President Donald Trump addressed a number of issues in a joint news conference with Sweden's prime minister Tuesday at the White House, in his first face-to-face meeting with a European leader since announcing major tariffs on aluminum and steel last week.
With Prime Minister Stefan Löfven standing next to him, Trump said U.S. trade with the European Union has been extremely unfair, and he accused the EU of making it difficult for American companies to do business there.
“The European Union has been particularly tough on the United States; they make it nearly impossible to do business with them ... if they do that, we’ll put a big 25 percent tax on their cars,” Trump said.
The president emphasized the importance of steel and aluminum production to the United States, saying it’s essential for defense and only a fraction of what it once was.
Löfven responded, blaming China for the glut of steel and aluminum in the world market and driving down demand in the United States. He also suggested the way to handle the imbalance was through the Trans-Pacific Partnership, or TPP, a trade program with Asian nations that former President Barack Obama supported, but that Republicans opposed.
Swedish prime minister opposes new Trump tariffs in press conference with Trump https://t.co/kEaLdtFMFK pic.twitter.com/nkOrzJblTd— The Hill (@thehill) March 6, 2018
Trump also addressed the concern about a trade war with close U.S. trading partners, Canada and Mexico.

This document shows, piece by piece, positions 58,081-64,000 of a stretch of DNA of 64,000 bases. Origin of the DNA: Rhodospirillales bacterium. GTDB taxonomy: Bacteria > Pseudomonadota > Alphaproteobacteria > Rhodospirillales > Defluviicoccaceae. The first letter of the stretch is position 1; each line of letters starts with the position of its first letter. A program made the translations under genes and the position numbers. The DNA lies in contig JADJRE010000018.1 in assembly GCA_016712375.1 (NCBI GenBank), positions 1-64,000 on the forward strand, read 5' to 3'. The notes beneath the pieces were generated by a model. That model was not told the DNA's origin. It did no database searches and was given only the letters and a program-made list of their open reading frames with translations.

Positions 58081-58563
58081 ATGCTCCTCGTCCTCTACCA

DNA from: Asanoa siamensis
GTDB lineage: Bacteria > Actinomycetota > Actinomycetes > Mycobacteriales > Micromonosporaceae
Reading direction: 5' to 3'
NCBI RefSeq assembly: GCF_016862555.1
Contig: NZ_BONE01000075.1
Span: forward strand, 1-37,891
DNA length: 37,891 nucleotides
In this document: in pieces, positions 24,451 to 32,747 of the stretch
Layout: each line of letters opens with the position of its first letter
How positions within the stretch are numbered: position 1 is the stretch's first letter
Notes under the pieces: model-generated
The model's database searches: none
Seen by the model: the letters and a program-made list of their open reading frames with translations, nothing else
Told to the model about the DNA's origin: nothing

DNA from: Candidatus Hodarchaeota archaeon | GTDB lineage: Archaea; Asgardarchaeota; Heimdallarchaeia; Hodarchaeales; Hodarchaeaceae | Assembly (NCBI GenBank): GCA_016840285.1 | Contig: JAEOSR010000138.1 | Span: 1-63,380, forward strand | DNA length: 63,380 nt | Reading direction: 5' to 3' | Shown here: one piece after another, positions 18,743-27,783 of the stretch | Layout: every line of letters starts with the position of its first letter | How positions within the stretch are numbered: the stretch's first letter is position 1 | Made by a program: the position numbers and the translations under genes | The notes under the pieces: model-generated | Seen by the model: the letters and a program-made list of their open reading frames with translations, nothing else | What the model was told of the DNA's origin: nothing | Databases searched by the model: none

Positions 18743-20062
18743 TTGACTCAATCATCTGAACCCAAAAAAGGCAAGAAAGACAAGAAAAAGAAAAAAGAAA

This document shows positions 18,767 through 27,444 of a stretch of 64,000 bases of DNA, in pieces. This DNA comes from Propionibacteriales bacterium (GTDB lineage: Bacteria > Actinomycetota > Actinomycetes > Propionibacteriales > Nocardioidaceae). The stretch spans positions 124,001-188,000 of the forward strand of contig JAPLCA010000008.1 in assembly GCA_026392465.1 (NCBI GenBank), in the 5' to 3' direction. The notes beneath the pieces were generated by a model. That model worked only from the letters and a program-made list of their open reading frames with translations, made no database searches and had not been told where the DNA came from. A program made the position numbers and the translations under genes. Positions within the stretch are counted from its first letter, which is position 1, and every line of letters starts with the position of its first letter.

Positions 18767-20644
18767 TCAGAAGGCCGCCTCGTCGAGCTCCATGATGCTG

"If we can do a deal with Canada and Mexico, we won't need to impose tariffs. With other countries, we don't have that choice," he said, referring to negotiations on the North American Free Trade Agreement, or NAFTA.
He also addressed recent news reports that the White House is in a perpetual state of chaos, saying "it's a great place to work" with "great energy."
“So many people want to come work for me … Everybody wants to work for me,” he said.
"I like conflict. I like people with different points of view and then I make a decision."
The president also answered a question on the impact of Russian hacking on the 2016 presidential election and whether the U.S. voting system is safe from continued Russian interference
"The Russians had no impact whatsoever on our votes," he said. "But, certainly there was meddling."
President Trump says Russia had "no impact on our votes, whatsoever, but certainly there was meddling" in the 2016 US presidential election, and vowed to combat any attempts to meddle in the 2018 midterms https://t.co/TyJMAYfiQN pic.twitter.com/GQRS0tJGHT— CNN (@CNN) March 6, 2018
Trump insisted he wasn’t worried about meddling in the upcoming mid-term elections and said the United States is taking action to make sure of that.
"We'll counteract whatever they do."
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